DIY DSP, Part 2

Last updated: March 3, 2017


After determining your basic requirements, you are now ready to build your DSP. We suggest a base system at first, with a single SSP, then after you get that operational you can then begin to scale.

Deploying Base System

We recommend building a base system first, using 4 different servers. These servers needed will be the following:

  1. 1 8-core, 16Gbyte RAM, 128Gbyte disk system for the bidder plus zerospike
  2. 1 8 core, 16Gbyte RAM, 128Gbyte disk system for Crosstalk+MySQL+Campaign Manager
  3. 1 8 core, 16Gbyte RAM, 128Gbyte system for Zookeeper+Kafka
  4. 1 12 core, 32Gbyte RAM, 2Tbyte system system for Elastic Search

When completed, you can horizontally scale more bidders, and you can also add more servers and provide fault tolerance.

Each of these servers must have Docker running.

Naming Conventions

It is important to create meaningful hostnames so that you don't get confused at what you are looking at later. It is not useful to name one a 'bidder' and another 'crosstalk' because it is possible to run multiple bidders on multiple servers.

In addition, when you begin to scale horizontally you will be replicating hardware

In general, name your system by its region + its size. For example region EU might have these servers:

  • EU-8c16g-1, EU-8c16g-2, EU-8c16g3 are the three EU 8-core systems
  • EU-12c32g-1 is the EU 12 core system

Configure Stack

There are five Docker stack files. They handle the following services:

  1. RTB - Bidder+Crosstalk+Zerospike
  2. PROXY - HaProxy
  3. KAFKA - Kafka+Zookeeper
  4. ELK - Logstash+ElasticSearch
  5. WEB - MySQL+Campaign Manager
In the sections above we will place RTB and PROXY on EU-8c16g-1; KAFKA will be placed on EU-8c16g-2; WEB will be placed on EU-8c16g3 and ELK will be placed on EU-12c32g-1.

Generate Stack Files

To make it easy, we have a Docker container that will generate the 5 stack files for you. Here's an example run:

	$docker run
	RTB: EU-8c16g-1
	PROXY: EU-8c16g-1 
	KAFKA: EU-8c16g-2
	WEB: EU-8c16g-3
	ELK: EU-12c32g-1
	.... generating ....
	creating: docker-compose-rtb.yml
	creating: docker-compose-haproxy.yml
	creating: docker-compose-kafka.yml
	creating: docker-compose-web.yml
	creating: docker-compose-elk.yml

Stack Deploy

Now that the stack files have been generated for you, now it's time to deploy.

Create Tokens

Now we create the Master and worker docker nodes. Follow these steps:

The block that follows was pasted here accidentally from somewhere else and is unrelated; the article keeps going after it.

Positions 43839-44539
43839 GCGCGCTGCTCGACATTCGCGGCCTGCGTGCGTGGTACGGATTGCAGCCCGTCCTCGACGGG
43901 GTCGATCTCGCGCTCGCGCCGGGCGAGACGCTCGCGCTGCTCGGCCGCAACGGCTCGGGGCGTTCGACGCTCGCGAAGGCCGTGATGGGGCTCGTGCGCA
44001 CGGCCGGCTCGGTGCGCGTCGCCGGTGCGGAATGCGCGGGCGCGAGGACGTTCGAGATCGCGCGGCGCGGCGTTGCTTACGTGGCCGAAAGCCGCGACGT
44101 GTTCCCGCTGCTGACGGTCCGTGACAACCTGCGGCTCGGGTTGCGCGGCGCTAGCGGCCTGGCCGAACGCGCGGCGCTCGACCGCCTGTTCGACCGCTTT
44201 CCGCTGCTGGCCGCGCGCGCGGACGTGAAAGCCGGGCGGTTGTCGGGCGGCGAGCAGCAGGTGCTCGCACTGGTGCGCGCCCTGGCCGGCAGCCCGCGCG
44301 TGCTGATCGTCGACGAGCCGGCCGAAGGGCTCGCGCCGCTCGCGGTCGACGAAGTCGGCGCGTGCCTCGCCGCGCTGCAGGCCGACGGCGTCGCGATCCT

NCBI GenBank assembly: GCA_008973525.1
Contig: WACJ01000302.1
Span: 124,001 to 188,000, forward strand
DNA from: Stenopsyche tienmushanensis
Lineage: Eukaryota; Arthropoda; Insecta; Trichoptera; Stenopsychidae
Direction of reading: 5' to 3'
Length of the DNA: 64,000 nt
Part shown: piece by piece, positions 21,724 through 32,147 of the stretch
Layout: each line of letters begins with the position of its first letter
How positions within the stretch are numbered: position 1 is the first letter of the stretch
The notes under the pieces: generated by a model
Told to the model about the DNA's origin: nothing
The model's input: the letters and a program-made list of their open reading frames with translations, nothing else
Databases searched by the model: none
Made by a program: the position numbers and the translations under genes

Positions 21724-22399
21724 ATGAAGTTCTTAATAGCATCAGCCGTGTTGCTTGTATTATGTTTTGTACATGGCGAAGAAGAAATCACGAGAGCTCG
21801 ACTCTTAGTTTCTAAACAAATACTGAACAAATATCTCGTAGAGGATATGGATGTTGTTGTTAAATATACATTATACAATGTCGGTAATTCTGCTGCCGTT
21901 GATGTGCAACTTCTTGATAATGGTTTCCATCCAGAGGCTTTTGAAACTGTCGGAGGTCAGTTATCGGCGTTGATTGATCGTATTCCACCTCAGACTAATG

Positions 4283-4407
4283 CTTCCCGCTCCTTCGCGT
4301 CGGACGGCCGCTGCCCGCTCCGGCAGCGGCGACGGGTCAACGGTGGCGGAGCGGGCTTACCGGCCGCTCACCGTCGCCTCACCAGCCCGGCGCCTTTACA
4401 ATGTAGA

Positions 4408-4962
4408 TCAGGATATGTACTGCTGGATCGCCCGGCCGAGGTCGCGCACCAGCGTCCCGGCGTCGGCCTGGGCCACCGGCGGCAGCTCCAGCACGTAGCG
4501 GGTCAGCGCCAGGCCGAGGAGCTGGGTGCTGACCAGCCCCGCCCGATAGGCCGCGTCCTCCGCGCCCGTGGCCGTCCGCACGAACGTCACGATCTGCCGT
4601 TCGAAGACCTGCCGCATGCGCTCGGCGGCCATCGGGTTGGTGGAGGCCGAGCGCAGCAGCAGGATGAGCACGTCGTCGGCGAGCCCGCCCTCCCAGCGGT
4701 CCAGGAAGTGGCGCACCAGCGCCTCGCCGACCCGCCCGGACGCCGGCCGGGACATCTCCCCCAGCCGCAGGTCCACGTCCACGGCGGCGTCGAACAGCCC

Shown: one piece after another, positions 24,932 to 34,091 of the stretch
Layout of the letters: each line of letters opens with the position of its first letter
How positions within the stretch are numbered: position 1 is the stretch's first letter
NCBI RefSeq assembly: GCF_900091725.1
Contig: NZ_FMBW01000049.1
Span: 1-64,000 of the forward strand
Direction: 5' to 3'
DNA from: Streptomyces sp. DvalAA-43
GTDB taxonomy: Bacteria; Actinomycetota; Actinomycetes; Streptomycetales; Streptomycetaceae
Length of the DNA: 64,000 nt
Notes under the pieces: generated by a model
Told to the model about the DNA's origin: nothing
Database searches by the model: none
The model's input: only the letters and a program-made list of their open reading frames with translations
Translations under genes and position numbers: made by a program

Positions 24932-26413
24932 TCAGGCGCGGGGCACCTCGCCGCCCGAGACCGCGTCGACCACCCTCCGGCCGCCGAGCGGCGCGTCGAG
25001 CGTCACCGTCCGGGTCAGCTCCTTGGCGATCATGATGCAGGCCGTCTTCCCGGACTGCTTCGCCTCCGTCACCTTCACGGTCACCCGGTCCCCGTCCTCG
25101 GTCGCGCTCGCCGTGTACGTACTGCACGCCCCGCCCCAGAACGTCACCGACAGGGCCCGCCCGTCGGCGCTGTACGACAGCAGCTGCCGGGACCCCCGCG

1. Make Master Node.

    Copy the 5 compose files to EU-8c16g-1. Then type this command:

    	$docker swarm init 
    	$docker network create --driver=overlay --attachable kafka_net
    	$docker network create --driver=overlay --subnet --attachable frontend

  2. On each of the other 3 nodes start Docker as a worker node


The first service to start is the Web. This will bring up MySQL, Ruby on Rails, and Crosstalk. At this stage the campaign Manager will be operational. On EU-8c16g-1 execute the following command:

	$docker stack deploy -c docker-compose-web.yml


The next thing to bring up is Kafka. This will start Zookeeper addition Kafka. All the other services depend on these. On EU-8c16g-1 execute the following command:

	$docker stack deploy -c docker-compose-kafka.yml


The next thing to start is ELK. This will bring up Logstash, Kibana and ElasticSearch On EU-8c16g-1 execute the following command:

	$docker stack deploy -c docker-compose-elk.yml


The next set of services to bring up is the bidder(s). This starts the RTB4FREE service and when it comes up, it will be ready for business, once campaigns are loaded. On EU-8c16g-1 execute the following command:

	$docker stack deploy -c docker-compose-rtb.yml

HA Proxy

Next service to bring up is HA Proxy. Bringing up the Proxy will cause bid requests to be routed to your bidders. On EU-8c16g-1 execute the following command:

	$docker stack deploy -c docker-compose-haproxy.yml

Basic Tests

At this point the system is operational. However some basic tests should be done to ensure the system is functioning normally.


Test bids


Test wins


Test Pixels


Test Events


Check Logs